Impressions of Marilyn Michaels

If there were a vaudeville today, Marilyn Michaels (Marilyn Sternberg, b. 1943) would be a star of it. It’s an odd thing: back in the day, many or most of the show biz impressionists were female, performers like Elsie Janis and Ina Claire. In the mid 20th century, however it became a male specialty, the domain of guys like Rich Little, Frank Gorshin, Fred Travalena, George Kirby, etc. On the 1972 variety series Kopykats, Michaels was the only woman, and indeed for decades she was thought of as THE woman impressionist, at least in the night club/tv variety circuit (which I contrast with the improv/Second City/ SNL folks, whose impressions are part of a broader arsenal). Michaels too, has a broader arsenal, but much like the vaudeville and music hall ladies she resembles, her other talent is as a singer, which is why I align her with the older tradition. I know her chiefly from variety and talk shows of the 1970s — her repertoire includes Barbra Streisand, Bette Midler, Joan Rivers, Dinah Shore, Julie Andrews, Lily Tomlin (as Ernestine), Dr. Ruth, Mae West, Katharine Hepburn, and the entire cast of The Wizard of Oz.

Michaels’ parents were showfolk. He father sang with the Metropolitan opera for almost 40 years; her mother was a cantoress and actress; her maternal uncle Moishe Oysher was also a cantor and singer. From childhood she performed with all three. She began cutting records when she was still a teenager, and began playing nightclubs in New York, Vegas and London. In 1965 she starred in the national tour of Funny Girl, and this is when she began appearing regularly on TV, on the variety and talk shows of Ed Sullivan, Jackie Gleason, Red Skelton, Dean Martin, Jonathan Winters, Joey Bishop, Johnny Carson, David Frost, Mike Douglas, Merv etc. While she’s done massive amounts of live theatre, her screen roles have been limited to The Love Boat and Fantasy Island (another way in which she resembles Fanny Brice, who was only in a couple of movies). Michaels also played Mae West in Woody Allen’s Zelig (1983, cut) and Blake Edwards’ Sunset (1988). In late 1991 she starred with Freddie Roman and others in Catskills on Broadway, which ran for over a year.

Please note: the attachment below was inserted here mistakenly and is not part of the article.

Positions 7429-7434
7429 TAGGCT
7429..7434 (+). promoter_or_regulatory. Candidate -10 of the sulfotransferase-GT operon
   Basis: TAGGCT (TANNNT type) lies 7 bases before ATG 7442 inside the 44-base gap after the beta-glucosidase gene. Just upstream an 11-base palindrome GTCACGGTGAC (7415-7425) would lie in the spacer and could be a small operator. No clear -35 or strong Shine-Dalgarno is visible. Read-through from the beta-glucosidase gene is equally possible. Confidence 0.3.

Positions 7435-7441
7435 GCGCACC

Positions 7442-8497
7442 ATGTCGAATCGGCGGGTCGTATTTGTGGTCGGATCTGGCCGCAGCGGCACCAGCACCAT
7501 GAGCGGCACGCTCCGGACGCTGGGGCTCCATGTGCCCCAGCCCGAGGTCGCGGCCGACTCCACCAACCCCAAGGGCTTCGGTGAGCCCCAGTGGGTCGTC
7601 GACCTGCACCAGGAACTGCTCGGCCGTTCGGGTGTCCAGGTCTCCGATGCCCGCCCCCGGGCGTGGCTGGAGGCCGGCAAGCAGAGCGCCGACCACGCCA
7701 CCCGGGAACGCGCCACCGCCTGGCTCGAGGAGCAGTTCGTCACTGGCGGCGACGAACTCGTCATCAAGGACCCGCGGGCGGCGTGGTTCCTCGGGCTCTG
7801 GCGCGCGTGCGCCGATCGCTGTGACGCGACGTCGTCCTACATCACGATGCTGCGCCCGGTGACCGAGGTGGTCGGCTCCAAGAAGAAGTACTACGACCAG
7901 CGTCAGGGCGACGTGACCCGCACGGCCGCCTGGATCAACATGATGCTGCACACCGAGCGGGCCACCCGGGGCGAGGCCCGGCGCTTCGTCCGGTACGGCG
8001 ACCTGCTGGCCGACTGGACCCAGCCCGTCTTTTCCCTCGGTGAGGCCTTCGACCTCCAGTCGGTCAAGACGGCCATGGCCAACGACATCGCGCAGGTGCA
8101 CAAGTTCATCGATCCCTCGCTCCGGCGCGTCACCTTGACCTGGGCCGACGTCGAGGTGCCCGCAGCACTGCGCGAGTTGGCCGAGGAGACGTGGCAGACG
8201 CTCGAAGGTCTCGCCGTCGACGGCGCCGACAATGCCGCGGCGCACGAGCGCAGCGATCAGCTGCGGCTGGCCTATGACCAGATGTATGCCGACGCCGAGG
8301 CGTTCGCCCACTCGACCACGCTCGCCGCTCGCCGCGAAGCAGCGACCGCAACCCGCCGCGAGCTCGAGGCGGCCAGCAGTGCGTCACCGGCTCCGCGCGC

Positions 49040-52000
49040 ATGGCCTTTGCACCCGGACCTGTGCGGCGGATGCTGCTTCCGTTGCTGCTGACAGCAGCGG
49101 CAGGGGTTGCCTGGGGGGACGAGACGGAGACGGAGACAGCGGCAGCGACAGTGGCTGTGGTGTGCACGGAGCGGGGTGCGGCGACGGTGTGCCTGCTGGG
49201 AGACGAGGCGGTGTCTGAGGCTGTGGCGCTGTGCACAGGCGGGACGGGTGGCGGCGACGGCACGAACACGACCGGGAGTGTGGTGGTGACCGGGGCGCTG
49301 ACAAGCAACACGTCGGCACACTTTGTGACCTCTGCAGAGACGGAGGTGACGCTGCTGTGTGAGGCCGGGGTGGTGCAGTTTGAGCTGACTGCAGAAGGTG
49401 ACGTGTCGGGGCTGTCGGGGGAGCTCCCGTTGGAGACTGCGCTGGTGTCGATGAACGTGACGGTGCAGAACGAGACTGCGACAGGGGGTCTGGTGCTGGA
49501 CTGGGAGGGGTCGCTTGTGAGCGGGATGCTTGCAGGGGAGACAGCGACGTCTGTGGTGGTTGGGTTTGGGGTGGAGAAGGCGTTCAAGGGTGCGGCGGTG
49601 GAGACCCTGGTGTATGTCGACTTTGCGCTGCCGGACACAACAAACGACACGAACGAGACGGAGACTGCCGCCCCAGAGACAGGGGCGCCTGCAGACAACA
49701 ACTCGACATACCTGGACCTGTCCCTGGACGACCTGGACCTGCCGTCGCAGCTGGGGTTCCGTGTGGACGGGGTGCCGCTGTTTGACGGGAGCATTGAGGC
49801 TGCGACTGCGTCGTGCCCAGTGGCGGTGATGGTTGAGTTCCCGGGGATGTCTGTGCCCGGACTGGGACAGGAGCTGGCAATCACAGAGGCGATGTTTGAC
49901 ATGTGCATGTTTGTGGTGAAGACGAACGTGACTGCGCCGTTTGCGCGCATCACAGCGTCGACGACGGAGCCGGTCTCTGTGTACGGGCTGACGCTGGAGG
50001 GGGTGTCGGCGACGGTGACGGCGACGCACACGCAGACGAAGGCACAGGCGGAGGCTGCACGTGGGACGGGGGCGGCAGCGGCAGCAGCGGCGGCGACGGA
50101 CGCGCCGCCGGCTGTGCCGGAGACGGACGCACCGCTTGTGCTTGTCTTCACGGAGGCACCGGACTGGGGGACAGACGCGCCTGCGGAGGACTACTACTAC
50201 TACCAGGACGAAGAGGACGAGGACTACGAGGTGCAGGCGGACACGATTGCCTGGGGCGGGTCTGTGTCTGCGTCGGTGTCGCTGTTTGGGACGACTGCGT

Coincidentally, when I was speaking to the Lambs Club last night, I learned that Ms. Michaels will be their guest speaker in a few days. Wanna tune in? Join the Lambs! Also, check out Marilyn Michaels’ official website here.